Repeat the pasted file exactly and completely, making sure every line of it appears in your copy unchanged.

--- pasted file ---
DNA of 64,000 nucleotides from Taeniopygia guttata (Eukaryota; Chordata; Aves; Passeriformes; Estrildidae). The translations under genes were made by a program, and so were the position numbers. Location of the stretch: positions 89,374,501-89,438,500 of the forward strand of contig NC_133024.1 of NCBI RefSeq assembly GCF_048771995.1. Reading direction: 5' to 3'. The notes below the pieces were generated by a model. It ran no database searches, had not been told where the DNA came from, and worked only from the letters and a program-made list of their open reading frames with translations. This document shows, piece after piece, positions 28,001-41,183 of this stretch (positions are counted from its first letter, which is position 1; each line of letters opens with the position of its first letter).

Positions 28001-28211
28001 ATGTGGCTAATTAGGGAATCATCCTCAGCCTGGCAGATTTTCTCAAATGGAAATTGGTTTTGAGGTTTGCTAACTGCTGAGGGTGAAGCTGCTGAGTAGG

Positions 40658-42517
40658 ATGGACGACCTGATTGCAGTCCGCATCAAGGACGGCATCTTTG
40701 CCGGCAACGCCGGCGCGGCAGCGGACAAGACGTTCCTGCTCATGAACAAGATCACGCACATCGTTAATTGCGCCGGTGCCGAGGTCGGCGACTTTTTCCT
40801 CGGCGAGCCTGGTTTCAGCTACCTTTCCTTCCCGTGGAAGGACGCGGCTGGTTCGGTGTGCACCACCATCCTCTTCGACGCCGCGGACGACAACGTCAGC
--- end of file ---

DNA of 64,000 nucleotides from Taeniopygia guttata (Eukaryota; Chordata; Aves; Passeriformes; Estrildidae). The translations under genes were made by a program, and so were the position numbers. Location of the stretch: positions 89,374,501-89,438,500 of the forward strand of contig NC_133024.1 of NCBI RefSeq assembly GCF_048771995.1. Reading direction: 5' to 3'. The notes below the pieces were generated by a model. It ran no database searches, had not been told where the DNA came from, and worked only from the letters and a program-made list of their open reading frames with translations. This document shows, piece after piece, positions 28,001-41,183 of this stretch (positions are counted from its first letter, which is position 1; each line of letters opens with the position of its first letter).

Positions 28001-28211
28001 ATGTGGCTAATTAGGGAATCATCCTCAGCCTGGCAGATTTTCTCAAATGGAAATTGGTTTTGAGGTTTGCTAACTGCTGAGGGTGAAGCTGCTGAGTAGG

Positions 40658-42517
40658 ATGGACGACCTGATTGCAGTCCGCATCAAGGACGGCATCTTTG
40701 CCGGCAACGCCGGCGCGGCAGCGGACAAGACGTTCCTGCTCATGAACAAGATCACGCACATCGTTAATTGCGCCGGTGCCGAGGTCGGCGACTTTTTCCT
40801 CGGCGAGCCTGGTTTCAGCTACCTTTCCTTCCCGTGGAAGGACGCGGCTGGTTCGGTGTGCACCACCATCCTCTTCGACGCCGCGGACGACAACGTCAGC